“That was a long time ago.” Mason notes with a firm tone of voice, “and I won’t ever partner myself with Zimmerman again, especially not after finding out what he did to those poor children.” That comment from Mason draws Lee’s brows into a tensed look of confusion, lips parting as he presumes to ask exactly what mason was hinting at – but in the end decides against it.

The ding of the elevator doors opening breaks the awkward tension of their conversation. When the doors rush open, Mason quickly steps out, but pauses in the hall for Lee to catch up. “I want to run some analyses on the blood of our two guests, then I’ll need you to…”

As they progress further down the hall, the conversation of Lee and Mason is lost to the other person who was in the elevator. One not even the two doctor’s noticed, as he slips out into the hall, droplets of water from the rain outside rolling off of his unseen form, pooling on the tile floor. Each squeaking footstep he takes carries him past examination rooms and laboratories, past rooms with blinds drawn and lights darkened.

If only he knew the people who were imprisoned here against their will, how much that would change things.

“…tell you again, Arthur, I’m worried about him. I need to know that you’re going to uphold your end of the bargain.” A voice is heard through a pair of double doors, and creeping up to it, he’s rewarded with the sound of a voice he never thought he’d ever hear again.

Maury,” Arthur’s tone is both reassuring and somehow condescending, “I told you, we’re going to make sure our families are well taken care of. Matt’s not going to have to worry about a thing; in fact, if you’re that worried about him, maybe we can talk to him, show him what we’re doing and perhaps alleviate all of our concern—“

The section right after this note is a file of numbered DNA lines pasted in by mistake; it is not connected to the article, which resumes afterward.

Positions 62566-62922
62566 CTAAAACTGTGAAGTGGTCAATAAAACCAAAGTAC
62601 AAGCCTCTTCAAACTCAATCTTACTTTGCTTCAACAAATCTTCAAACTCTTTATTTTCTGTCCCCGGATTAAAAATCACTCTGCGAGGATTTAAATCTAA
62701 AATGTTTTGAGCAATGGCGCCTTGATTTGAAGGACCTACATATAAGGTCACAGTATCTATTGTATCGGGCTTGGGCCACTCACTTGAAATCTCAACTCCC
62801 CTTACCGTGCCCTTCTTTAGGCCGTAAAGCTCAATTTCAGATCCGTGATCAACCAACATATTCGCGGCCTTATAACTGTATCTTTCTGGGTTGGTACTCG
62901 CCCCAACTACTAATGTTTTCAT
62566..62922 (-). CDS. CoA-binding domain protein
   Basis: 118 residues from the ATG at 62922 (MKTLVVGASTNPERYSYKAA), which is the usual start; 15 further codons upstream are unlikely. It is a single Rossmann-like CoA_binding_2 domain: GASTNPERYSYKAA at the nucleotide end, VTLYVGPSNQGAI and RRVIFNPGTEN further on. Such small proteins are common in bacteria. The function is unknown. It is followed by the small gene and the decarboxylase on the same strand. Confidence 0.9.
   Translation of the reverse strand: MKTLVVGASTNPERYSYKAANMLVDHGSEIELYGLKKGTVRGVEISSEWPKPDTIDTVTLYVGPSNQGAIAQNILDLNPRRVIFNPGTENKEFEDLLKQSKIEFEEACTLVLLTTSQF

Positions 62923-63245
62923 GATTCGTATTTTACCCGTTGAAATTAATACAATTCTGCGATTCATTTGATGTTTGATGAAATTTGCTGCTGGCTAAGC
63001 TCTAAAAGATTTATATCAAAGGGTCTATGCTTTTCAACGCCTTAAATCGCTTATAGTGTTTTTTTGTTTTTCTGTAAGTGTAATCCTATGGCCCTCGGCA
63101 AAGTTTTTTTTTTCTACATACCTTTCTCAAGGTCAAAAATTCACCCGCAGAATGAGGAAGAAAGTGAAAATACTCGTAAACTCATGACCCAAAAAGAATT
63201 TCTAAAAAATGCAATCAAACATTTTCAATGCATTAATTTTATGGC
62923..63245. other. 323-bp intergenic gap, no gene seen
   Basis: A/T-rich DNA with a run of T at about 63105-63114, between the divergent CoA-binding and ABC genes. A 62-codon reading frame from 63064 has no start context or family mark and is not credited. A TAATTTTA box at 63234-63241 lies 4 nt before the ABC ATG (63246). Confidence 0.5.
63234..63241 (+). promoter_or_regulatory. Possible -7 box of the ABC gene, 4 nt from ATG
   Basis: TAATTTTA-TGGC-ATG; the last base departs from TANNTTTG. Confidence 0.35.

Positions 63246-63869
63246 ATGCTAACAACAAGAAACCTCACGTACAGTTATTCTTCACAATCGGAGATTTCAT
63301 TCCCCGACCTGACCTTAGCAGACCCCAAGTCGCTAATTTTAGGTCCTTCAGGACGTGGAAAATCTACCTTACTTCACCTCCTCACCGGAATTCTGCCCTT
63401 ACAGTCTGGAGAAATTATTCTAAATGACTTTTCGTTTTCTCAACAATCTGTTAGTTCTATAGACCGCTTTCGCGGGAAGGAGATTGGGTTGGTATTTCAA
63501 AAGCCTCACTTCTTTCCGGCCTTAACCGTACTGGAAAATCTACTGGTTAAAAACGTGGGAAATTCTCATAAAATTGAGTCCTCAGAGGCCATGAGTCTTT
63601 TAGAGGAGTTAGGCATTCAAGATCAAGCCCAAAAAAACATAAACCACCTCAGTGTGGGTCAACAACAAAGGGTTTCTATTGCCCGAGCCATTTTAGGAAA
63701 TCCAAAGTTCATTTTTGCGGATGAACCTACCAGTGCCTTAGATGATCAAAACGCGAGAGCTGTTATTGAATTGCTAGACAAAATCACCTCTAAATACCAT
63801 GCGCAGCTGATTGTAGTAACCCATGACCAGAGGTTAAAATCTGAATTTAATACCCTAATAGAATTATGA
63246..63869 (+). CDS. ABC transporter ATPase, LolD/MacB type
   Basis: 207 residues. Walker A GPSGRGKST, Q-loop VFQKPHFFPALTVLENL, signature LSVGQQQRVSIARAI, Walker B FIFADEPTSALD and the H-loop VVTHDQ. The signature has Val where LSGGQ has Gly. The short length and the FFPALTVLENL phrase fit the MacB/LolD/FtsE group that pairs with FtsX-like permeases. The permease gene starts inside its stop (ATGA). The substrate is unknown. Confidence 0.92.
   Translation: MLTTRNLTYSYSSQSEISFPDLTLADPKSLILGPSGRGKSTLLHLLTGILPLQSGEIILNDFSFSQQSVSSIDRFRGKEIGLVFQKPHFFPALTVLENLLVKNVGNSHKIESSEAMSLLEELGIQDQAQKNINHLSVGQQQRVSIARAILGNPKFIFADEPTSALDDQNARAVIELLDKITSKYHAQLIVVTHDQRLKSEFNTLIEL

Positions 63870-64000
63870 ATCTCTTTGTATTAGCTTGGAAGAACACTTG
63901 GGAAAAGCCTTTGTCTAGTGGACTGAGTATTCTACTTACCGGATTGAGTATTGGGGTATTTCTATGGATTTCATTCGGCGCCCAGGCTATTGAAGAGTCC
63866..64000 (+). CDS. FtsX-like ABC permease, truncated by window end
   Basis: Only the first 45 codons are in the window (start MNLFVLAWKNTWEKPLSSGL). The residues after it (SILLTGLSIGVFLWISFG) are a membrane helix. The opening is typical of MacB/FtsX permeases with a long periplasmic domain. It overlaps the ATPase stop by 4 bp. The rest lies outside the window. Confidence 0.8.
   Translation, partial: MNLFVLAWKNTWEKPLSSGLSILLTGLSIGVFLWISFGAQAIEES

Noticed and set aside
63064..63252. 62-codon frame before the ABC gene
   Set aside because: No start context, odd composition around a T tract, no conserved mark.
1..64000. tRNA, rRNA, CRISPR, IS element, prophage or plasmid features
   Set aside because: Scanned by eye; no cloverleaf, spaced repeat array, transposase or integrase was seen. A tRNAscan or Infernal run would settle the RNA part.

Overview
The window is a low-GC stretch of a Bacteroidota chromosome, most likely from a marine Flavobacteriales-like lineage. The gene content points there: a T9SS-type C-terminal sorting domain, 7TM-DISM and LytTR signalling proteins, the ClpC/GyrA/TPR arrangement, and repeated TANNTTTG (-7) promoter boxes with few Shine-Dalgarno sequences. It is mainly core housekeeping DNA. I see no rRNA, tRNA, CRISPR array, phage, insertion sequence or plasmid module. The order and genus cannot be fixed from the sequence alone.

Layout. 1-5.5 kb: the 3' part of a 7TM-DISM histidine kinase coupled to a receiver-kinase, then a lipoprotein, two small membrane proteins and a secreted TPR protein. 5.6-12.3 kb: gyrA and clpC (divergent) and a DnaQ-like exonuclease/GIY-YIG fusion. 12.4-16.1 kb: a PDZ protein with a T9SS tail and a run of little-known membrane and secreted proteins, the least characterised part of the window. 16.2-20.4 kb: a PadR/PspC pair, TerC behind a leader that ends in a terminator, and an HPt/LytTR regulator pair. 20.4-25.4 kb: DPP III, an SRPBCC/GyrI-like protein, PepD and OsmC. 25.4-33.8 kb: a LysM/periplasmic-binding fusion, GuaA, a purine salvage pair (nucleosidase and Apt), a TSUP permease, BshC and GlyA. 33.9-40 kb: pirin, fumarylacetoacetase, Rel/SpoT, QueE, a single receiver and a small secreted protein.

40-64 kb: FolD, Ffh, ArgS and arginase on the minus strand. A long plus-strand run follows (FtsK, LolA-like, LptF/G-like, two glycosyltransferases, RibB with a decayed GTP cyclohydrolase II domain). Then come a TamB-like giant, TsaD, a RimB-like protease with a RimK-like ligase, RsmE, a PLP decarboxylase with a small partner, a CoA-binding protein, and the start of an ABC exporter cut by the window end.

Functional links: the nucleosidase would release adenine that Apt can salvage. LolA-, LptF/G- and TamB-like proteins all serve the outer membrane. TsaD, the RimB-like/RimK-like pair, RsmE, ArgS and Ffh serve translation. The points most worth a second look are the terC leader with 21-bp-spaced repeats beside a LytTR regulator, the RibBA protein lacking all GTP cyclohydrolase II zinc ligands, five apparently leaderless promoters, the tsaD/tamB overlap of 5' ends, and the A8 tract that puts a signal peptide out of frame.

Arthur’s words are cut off as the door to the laboratory is knocked open. Fluorescent lights flicker and sputter overhead as a crackling wave of lightning erupts from the doorway the moment they’re pushed out into the room. Waves of rippling distortion peel away from the darkly dressed man striding into the lab, both hands held out with crackling waves of electricity sparking and sputtering over them.

Standing near a bank of computers, Maury Parkman and Arthur Petrelli both turn their focus to the scarred man bursting into the room. Peter’s expression is one mixed between disbelief and horror, the scar that travels across his face carved deep with the defiant look he bears. As Maury starts to move forward towards Peter, Arthur lays one weathered hand on his shoulder, giving it a firm squeeze.

“Peter,” Arthur says in a firm tone, like a father disapproving of a misbehaving son, “it’s okay just calm down and – “

Who are you!?” One hand filled with throbbing electricity is raised outward, fingers spread with tiny bolts of lightning arcing between them. The computer screens near Peter begin to flicker and fritz, the images distorting and pixelating from the electrical charge.

Maury grows silent, hearing the static from Peter’s mind when he tries to reach out towards it, taking a step back behind Arthur. “I’m your father, Peter, and I’d really appreciate it if you’d just calm down, and let me explain.”

“My father’s dead,” Peter blurts out, taking another step into the room, a bolt of electricity arcing off of his arm to a metal table with a sparkling crack, “I was at the funeral I saw your urn, I—“